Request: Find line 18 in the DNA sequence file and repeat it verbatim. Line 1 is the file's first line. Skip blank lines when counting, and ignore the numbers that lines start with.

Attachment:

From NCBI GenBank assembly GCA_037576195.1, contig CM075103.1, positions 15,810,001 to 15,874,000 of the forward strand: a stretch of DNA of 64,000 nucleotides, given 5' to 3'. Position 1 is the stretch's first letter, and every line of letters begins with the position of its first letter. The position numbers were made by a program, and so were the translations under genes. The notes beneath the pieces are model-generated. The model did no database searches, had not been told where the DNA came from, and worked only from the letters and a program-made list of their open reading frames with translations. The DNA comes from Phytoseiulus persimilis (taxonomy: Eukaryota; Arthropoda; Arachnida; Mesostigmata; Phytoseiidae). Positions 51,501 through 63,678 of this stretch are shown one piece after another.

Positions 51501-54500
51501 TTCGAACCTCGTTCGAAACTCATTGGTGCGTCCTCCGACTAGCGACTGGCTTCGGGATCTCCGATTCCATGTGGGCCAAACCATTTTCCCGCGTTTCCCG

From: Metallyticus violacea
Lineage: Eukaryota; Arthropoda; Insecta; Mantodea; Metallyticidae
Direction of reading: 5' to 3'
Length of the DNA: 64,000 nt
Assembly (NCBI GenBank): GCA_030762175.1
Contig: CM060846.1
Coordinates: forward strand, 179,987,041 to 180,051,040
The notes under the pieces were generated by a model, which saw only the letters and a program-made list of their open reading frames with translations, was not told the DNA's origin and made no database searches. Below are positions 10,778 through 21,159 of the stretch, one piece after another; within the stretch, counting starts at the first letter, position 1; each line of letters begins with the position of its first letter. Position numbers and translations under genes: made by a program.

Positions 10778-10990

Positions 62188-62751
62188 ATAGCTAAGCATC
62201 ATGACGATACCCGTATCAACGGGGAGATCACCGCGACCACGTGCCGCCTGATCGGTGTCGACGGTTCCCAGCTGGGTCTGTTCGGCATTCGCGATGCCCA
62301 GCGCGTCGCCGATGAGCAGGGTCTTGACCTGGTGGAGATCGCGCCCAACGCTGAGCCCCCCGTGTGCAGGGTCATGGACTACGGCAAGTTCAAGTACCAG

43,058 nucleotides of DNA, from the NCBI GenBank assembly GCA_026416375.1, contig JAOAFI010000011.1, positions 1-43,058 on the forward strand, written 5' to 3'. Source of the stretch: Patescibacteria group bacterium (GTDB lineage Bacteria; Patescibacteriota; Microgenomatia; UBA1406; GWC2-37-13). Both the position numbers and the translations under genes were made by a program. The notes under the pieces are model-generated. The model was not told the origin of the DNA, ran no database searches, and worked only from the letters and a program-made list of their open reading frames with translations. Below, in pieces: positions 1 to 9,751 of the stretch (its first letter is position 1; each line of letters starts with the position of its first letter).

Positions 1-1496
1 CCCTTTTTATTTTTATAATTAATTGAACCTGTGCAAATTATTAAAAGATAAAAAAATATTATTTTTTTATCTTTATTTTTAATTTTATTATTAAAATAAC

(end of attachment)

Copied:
Positions 1-1496